Spiralling into insanity, looking at Junji Ito's horror manga Uzumaki

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I’ve been reading a lot of manga lately. In the past, I’d go through brief fits of reading the stuff, but it always felt temporary, like a fling while my romance with anime hit the buffers. This time, it’s totally different; I’m ready to devour as much as I can find.
By and large, anime is defined by its limitations; it only looks as good as the money spent on it, but manga is typically drawn by one talented artist; someone with a consistent vision, capable of imagining a fantastic landscape without ever needing to worry about budgets and frame-rates. It’s an untainted, purer style of story-telling, burdened only by the singular abilities of its author.
With my above enthusiasm in-tow, the first stopping point on this fresh journey into the black/white country of comics was always clear; Uzumaki by horror maven Junji Ito. Given I’m still reeling in claustrophobia thanks to his deliciously weird short-story “The Enigma of Amigara Fault“, the idea of slipping into his most acclaimed work to date was an ambition I’ve held for many months.
Uzumaki is the Japanese word for “spiral”. If you know your anime, it will immediately conjure up two obvious references; the main character of Naruto is named “Uzumaki Naruto” and, of course, spirals (and anti-spirals) represent living energy, perhaps even the soul itself, in the excellent Gurren Lagann. I’m not sure why this symbol in particular seems so prevalent in Japanese culture, but Ito’s sinister ideas are quite persuasive. Spirals are obsession.
The dread conjured by completing Uzumaki was similar to the fright I felt when reading of Africa’s army ants. These aggressive colonies, which number in the millions, are constantly on the move. They form a “living architecture”, using their own bodies to build bridges and protective walls against the ravages of the African climate. They feed on almost anything by hunting en-mass, crawling over their prey in their millions and stripping it to the bone; even animals as big as horses have fell victim. Just reading about them, I’m disturbed by their unrelenting aggression and ambiguous intelligence. There is no point in trying to understand their intentions, it’s simply a case of running for your dear life, and that’s Uzumaki in a nut-shell too. A town haunted by a faceless, creeping, crawling malevolence, an unfathomable, undiscriminating curse hell-bent on the total destruction of every man, woman and child.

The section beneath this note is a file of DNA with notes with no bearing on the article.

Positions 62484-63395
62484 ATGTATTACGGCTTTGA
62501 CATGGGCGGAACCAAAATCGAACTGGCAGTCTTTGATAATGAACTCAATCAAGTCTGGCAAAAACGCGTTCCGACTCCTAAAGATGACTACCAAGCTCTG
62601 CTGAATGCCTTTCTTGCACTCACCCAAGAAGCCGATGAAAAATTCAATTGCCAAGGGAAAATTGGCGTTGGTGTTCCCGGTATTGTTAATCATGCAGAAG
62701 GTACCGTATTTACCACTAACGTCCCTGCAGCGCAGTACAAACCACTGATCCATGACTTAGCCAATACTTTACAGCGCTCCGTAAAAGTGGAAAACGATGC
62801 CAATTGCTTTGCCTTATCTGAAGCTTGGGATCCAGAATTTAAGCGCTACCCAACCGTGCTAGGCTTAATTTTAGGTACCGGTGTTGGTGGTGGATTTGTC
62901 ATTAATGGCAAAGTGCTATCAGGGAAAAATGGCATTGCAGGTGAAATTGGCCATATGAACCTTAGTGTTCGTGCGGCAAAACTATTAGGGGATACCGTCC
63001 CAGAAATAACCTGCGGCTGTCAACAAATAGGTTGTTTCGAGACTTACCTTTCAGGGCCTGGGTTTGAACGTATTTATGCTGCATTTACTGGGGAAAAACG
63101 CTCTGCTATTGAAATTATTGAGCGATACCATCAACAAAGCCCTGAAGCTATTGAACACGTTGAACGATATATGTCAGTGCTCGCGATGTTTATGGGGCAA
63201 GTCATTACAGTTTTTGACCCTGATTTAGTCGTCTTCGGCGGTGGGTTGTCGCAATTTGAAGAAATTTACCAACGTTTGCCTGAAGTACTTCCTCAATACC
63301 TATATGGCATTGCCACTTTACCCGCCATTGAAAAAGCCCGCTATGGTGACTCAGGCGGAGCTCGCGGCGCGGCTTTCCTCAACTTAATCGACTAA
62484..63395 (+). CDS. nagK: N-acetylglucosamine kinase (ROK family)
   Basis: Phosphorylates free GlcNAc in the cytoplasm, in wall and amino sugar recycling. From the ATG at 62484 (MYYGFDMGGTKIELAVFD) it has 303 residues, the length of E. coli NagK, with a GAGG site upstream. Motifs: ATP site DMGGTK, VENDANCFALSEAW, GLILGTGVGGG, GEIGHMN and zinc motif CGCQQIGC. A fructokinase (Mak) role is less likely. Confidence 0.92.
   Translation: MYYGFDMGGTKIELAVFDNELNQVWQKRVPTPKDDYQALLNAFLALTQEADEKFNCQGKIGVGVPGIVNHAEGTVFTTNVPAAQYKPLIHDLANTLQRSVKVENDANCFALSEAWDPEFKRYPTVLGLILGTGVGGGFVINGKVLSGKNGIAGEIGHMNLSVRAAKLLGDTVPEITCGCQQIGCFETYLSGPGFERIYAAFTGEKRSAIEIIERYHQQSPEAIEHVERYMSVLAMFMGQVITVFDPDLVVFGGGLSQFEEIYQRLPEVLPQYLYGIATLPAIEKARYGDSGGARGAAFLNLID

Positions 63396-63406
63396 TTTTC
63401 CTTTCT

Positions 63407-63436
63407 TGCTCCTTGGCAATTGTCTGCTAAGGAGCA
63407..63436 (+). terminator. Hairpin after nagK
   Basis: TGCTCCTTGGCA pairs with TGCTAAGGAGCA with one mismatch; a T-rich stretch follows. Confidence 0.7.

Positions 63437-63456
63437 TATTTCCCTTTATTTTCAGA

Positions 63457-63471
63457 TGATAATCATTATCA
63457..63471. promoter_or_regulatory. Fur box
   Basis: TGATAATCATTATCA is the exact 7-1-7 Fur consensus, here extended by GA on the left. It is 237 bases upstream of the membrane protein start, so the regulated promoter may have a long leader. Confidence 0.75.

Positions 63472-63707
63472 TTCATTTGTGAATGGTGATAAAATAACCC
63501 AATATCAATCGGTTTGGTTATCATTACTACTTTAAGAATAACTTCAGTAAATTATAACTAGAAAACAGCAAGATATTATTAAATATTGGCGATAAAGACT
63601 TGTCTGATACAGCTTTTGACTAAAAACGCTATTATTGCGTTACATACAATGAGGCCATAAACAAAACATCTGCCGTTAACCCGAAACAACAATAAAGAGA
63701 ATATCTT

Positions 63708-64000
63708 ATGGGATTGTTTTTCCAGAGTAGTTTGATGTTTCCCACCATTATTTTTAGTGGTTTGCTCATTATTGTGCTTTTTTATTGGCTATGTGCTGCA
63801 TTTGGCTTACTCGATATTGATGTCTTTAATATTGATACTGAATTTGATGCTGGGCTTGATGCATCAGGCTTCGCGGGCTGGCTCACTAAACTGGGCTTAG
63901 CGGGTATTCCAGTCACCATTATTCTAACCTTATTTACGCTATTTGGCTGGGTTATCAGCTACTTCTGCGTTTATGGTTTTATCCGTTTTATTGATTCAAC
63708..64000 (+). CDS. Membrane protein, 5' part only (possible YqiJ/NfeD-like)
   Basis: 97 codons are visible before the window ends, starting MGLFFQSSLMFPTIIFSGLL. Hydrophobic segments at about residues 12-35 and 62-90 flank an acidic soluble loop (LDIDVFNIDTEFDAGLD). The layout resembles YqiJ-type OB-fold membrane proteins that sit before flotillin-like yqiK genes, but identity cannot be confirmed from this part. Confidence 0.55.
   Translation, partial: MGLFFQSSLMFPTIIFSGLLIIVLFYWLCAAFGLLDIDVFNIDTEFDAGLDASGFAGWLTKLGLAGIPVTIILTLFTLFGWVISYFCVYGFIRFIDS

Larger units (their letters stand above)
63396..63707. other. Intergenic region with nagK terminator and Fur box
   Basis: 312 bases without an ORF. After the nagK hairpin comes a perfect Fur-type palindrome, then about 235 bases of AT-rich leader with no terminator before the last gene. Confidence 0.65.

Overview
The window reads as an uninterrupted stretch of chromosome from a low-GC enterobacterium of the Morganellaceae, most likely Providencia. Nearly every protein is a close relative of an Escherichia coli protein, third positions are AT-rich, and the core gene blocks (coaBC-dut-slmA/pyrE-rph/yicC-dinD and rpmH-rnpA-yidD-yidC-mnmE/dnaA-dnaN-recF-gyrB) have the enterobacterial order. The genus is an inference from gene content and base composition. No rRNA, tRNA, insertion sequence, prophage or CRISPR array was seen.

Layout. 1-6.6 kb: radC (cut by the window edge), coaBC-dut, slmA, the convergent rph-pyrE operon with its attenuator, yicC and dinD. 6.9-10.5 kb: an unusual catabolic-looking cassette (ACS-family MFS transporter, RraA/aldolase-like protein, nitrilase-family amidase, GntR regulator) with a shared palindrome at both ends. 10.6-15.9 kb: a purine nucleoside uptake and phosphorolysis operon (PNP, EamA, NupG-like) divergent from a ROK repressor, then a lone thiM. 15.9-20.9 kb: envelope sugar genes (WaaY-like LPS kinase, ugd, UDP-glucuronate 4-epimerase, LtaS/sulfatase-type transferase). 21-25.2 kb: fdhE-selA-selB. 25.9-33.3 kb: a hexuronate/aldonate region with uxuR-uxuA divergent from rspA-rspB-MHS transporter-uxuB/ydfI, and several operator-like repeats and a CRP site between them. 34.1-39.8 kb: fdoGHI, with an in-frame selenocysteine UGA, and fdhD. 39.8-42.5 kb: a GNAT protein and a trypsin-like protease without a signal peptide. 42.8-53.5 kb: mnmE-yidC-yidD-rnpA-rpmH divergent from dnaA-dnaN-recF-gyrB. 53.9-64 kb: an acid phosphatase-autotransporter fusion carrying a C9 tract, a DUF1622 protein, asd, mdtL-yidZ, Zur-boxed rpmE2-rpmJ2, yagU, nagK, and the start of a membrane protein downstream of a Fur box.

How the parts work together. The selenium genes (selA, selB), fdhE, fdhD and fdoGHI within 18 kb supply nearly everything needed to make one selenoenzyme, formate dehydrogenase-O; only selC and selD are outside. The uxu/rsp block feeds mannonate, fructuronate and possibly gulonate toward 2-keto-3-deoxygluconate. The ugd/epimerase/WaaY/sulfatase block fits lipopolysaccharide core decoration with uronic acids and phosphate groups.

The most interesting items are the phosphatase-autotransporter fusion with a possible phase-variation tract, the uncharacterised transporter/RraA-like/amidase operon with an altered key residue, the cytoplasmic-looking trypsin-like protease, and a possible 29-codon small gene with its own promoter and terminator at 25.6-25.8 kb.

Beginning in a fine fashion then, the first chapter is brilliantly weird. To the utter bemusement of his relatively normal family, a typical Japanese salary-man is suddenly obsessed with spirals; at first he’s satisfied by merely staring into a snail’s shell, but as his mind gradually unhinges, he starts experimenting with his body too. He doesn’t simply admire the spiral, he wants to become one.
The first two volumes (out of three) are fairly episodic, making up a series of bizarre encounters with the spiral obsession, most of which range from the darkly comic to out-right disgusting. When I say the latter, I’m talking about cannibalistic pregnant women and insane doctors feeding their hungry patients umbilical cords and placenta that, for whatever reason, take root and grow when chopped from newly-born babies; and there’s more, but I’ll leave the rest to your imagination. All of the horror in Uzumaki is, as is Ito’s signature style, sticky and organic; we’re supposed to be sickened, disturbed and freaked by the way he twists and contorts the apparently flexible human body to new extremes.
uzumaki_350.jpgIt would be fair to say that I enjoyed the first two volumes, but they were merely fun for the sake of horror; I felt nothing for the characters, and the thread-bare plot offered little more than an uneven patch-work of horrific adventures. That is to say, I wasn’t heading into the third (and final) volume over-flowing with enthusiasm, yet it’s a quite remarkable end.
The entire town, now well beyond rescue, has been completely smashed by the dreaded curse. The last few survivors are starved and confused, tightly grouped together in small wooden huts, hiding from the many terrors roaming the streets outside, including tribes of cruel children capable of riding giant twisters through the wretched remains of modern civilisation. These last few chapters are post-apocalyptic, bereft of hope and beautiful; the landscape is desolate and open, forcing a real fear of loneliness on this reader that’s far more potent than the cheap thrills of earlier volumes.
Ito’s true strength isn’t necessarily his detailed depictions of gore, but his manipulation of human nature, the way he exploits our physical relationship with life and our worries of the unknown; he knows what’s lurking in the darkest caverns of reality, willing to fathom the moon-lit shadows being cast across our bedroom walls.